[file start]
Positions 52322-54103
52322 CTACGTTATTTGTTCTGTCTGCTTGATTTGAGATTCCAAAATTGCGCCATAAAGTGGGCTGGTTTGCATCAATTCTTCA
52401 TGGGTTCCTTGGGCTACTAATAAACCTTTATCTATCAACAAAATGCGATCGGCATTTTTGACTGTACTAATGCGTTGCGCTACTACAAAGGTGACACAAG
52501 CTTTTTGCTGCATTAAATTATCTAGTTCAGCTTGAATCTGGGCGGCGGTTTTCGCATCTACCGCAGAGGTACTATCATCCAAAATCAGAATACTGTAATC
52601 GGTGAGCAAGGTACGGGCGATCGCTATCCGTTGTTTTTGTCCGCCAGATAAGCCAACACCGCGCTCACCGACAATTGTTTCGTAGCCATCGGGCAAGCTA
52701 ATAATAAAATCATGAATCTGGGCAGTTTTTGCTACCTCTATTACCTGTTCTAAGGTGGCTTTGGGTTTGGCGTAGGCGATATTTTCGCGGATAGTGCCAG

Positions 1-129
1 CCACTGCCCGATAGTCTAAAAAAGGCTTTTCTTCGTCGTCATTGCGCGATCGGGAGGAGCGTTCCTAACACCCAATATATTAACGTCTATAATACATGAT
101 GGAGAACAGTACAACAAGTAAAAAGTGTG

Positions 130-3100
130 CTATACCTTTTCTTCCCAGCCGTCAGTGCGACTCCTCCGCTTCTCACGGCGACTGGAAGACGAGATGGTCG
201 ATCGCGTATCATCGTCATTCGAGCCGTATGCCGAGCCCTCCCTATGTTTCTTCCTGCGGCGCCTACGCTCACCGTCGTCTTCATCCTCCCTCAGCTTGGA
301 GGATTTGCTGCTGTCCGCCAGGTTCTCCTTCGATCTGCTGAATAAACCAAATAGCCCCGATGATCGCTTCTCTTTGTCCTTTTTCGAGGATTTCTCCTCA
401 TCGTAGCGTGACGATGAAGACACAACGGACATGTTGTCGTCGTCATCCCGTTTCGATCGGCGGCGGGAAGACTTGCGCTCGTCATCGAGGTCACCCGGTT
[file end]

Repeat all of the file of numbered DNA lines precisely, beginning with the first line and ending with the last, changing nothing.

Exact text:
Positions 52322-54103
52322 CTACGTTATTTGTTCTGTCTGCTTGATTTGAGATTCCAAAATTGCGCCATAAAGTGGGCTGGTTTGCATCAATTCTTCA
52401 TGGGTTCCTTGGGCTACTAATAAACCTTTATCTATCAACAAAATGCGATCGGCATTTTTGACTGTACTAATGCGTTGCGCTACTACAAAGGTGACACAAG
52501 CTTTTTGCTGCATTAAATTATCTAGTTCAGCTTGAATCTGGGCGGCGGTTTTCGCATCTACCGCAGAGGTACTATCATCCAAAATCAGAATACTGTAATC
52601 GGTGAGCAAGGTACGGGCGATCGCTATCCGTTGTTTTTGTCCGCCAGATAAGCCAACACCGCGCTCACCGACAATTGTTTCGTAGCCATCGGGCAAGCTA
52701 ATAATAAAATCATGAATCTGGGCAGTTTTTGCTACCTCTATTACCTGTTCTAAGGTGGCTTTGGGTTTGGCGTAGGCGATATTTTCGCGGATAGTGCCAG

Positions 1-129
1 CCACTGCCCGATAGTCTAAAAAAGGCTTTTCTTCGTCGTCATTGCGCGATCGGGAGGAGCGTTCCTAACACCCAATATATTAACGTCTATAATACATGAT
101 GGAGAACAGTACAACAAGTAAAAAGTGTG

Positions 130-3100
130 CTATACCTTTTCTTCCCAGCCGTCAGTGCGACTCCTCCGCTTCTCACGGCGACTGGAAGACGAGATGGTCG
201 ATCGCGTATCATCGTCATTCGAGCCGTATGCCGAGCCCTCCCTATGTTTCTTCCTGCGGCGCCTACGCTCACCGTCGTCTTCATCCTCCCTCAGCTTGGA
301 GGATTTGCTGCTGTCCGCCAGGTTCTCCTTCGATCTGCTGAATAAACCAAATAGCCCCGATGATCGCTTCTCTTTGTCCTTTTTCGAGGATTTCTCCTCA
401 TCGTAGCGTGACGATGAAGACACAACGGACATGTTGTCGTCGTCATCCCGTTTCGATCGGCGGCGGGAAGACTTGCGCTCGTCATCGAGGTCACCCGGTT